While community leaders are excited about the potential benefits for the community investors and workers, they are also looking forward to the local specialty items that will be stocked at Apple Street Market. Organizers say that the plan is to provide a larger than average organic and produce section, and sourcing much of it from Our Harvest – another area worker-owned business started by CUCI.

But Sturgill says that they will also be including up-and-coming brands to give the store an affordability that most health food cooperatives do not have.

“We tried to get fresh foods in some of the other corner type shops but the owners didn’t seem interested enough to follow through,” Sturgill told UrbanCincy. “This is intended to be the first in a chain of worker/community owned groceries.

A future additional location for this type of store, she says, could be in College Hill at the new development planned for North Bend Road and Hamilton Avenue.

An official opening date has not yet been set for Apple Street Market, but Sturgill says the goal is to have it completed by spring 2015. Those who are interested in providing funding and making an investment in the store can do so by buying a share online.

Month in Review – July 2014

The Banks and Dunnhumby Centre tower cranes In July, UrbanCincy reported on the future of the much-discussed Wasson Way corridor, and investigated the candidate that will most likely be chosen as Cincinnati’s next City Manager. We also opined on the need for a new first-class arena in the city.

Additionally, two of our most popular stories were photo updates: Jake Mecklenborg’s collection of photos from the Northside Fourth of July parade, and my gallery of residential construction projects in Downtown Cincinnati.

Check out our top five stories from July 2014:

    1. PHOTOS: 49 Shots from the 2014 Northside Fourth of July Parade
      Aside from being one of the most significant and well-attended parades in the region, the Northside Fourth of July Parade is also one of the more eclectic.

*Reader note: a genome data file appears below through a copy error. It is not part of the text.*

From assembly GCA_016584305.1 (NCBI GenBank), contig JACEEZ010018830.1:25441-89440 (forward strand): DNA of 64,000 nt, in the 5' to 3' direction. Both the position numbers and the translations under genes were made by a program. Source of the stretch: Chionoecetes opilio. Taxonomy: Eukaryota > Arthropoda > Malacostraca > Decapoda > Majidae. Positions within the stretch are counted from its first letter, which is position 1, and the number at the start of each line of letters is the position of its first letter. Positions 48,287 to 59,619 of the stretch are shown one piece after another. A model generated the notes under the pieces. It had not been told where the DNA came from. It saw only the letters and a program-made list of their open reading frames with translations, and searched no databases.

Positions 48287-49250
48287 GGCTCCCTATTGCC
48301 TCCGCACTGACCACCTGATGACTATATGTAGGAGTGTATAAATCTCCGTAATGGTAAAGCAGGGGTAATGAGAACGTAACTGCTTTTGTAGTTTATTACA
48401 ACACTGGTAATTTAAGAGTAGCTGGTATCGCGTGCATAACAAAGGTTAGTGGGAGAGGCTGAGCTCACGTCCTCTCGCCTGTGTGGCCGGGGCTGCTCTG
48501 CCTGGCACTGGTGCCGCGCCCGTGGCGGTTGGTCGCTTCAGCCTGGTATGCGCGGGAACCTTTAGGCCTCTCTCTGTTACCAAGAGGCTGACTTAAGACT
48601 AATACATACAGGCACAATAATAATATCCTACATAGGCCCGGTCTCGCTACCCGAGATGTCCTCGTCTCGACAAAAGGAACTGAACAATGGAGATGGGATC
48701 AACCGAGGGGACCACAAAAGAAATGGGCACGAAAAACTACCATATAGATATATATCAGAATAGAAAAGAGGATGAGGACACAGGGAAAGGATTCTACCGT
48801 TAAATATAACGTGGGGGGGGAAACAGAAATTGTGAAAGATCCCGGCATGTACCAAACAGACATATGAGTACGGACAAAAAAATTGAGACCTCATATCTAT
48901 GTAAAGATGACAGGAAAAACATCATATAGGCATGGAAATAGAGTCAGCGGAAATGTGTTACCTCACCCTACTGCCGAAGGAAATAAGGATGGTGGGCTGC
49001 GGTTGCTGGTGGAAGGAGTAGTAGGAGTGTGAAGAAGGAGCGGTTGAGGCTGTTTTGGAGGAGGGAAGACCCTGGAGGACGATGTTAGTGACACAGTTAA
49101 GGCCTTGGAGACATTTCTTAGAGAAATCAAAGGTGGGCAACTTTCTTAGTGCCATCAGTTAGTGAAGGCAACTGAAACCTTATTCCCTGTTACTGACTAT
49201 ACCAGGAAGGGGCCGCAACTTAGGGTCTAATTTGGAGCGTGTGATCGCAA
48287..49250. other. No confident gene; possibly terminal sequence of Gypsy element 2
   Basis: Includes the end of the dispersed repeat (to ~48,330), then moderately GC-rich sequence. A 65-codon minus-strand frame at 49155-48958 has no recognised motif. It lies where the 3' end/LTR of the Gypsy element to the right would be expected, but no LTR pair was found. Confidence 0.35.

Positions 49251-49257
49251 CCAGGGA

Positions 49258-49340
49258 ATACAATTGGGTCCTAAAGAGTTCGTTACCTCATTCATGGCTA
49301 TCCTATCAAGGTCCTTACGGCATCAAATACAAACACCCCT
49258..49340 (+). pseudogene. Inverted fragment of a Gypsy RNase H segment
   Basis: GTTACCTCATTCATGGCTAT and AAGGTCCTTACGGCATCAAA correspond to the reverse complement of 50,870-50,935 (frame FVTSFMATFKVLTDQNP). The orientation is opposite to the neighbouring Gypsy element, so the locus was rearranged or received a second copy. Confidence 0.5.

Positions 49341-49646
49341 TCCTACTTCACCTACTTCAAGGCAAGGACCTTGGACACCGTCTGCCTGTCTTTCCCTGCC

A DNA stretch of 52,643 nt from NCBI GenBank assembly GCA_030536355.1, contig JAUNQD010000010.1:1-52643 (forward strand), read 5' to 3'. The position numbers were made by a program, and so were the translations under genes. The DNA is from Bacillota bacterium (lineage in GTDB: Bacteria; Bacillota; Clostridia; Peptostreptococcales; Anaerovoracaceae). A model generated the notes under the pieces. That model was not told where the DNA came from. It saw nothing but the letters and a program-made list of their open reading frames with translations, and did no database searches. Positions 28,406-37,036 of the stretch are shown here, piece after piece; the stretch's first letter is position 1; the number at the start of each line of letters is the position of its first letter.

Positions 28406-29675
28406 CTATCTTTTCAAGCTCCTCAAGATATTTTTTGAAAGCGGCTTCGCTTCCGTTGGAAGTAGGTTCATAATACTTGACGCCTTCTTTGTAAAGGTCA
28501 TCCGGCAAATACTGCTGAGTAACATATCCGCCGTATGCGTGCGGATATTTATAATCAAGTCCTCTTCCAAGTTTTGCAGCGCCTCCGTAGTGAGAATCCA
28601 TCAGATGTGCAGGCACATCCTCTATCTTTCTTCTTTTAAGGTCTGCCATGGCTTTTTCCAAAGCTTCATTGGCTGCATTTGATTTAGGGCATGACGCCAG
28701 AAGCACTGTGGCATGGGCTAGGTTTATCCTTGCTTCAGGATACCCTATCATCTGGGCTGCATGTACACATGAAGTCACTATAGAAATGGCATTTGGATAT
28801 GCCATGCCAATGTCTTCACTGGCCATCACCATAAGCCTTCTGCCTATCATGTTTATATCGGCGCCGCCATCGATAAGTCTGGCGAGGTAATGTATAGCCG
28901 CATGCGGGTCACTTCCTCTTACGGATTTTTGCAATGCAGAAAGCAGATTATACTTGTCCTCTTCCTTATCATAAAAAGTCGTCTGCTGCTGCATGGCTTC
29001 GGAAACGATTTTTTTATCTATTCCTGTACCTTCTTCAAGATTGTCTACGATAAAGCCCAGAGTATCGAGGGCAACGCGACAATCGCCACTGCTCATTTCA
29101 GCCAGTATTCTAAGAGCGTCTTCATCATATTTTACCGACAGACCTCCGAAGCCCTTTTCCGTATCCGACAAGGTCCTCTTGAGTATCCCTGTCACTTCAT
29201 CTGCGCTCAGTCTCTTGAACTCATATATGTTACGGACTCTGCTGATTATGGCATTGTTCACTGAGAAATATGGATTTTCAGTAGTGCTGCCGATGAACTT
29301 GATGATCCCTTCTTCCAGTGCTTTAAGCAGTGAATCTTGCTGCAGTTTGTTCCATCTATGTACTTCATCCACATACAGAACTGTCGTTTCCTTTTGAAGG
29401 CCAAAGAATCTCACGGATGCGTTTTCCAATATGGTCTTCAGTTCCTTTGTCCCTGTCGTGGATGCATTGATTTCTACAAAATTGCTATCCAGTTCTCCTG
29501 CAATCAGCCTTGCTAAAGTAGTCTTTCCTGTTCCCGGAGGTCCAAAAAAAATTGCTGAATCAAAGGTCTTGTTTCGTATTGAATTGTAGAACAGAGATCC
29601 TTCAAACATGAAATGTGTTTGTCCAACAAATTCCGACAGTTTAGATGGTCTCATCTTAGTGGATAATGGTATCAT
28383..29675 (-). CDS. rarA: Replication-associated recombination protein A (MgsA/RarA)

2. KZF Releases Preliminary Designs, Cost Estimates for Wasson Way
      The 45-page study is the first detailed look at the corridor, which has been hotly debated and discussed over recent years. Much of the controversy has surrounded whether or not both light rail and a trail can be accommodated.
    3. EDITORIAL: It’s Time for Cincinnati to Build a New First-Class Arena
      Within a one-hour drive from Fountain Square there are eight arenas with a capacity of more than 9,000 people for their primary tenants. Of these, only three have been built or undergone major renovations since the year 2000.
    4. What Does Harry Black’s History Tell Us About His Capability of Managing City Hall?
      It has also been widely reported in the Baltimore and Richmond media that Black earned the nickname of being “the mayor’s bull dog” and “Baby Wilder” in reference to former Richmond mayor L. Douglas Wilder.
    5. PHOTOS: Construction Progressing on Thousands of New Downtown Residences
      Eleven new developments are expected to add about 1,500 new units of housing to the urban core.

 

PHOTOS: Northside Rock N’ Roll Carnival Complimented Independence Day Celebrations

The Northside Fourth of July Parade has been was of the region’s most popular for decades, but this year neighborhood leaders decided to build upon that success with the Northside Rock N’ Roll Carnival.

The three-day event took place at Hoffner Park and began on Thursday and concluded on Saturday night. It included stand-up comedy, live music, various carnival activities and even a BMX and skateboard competition.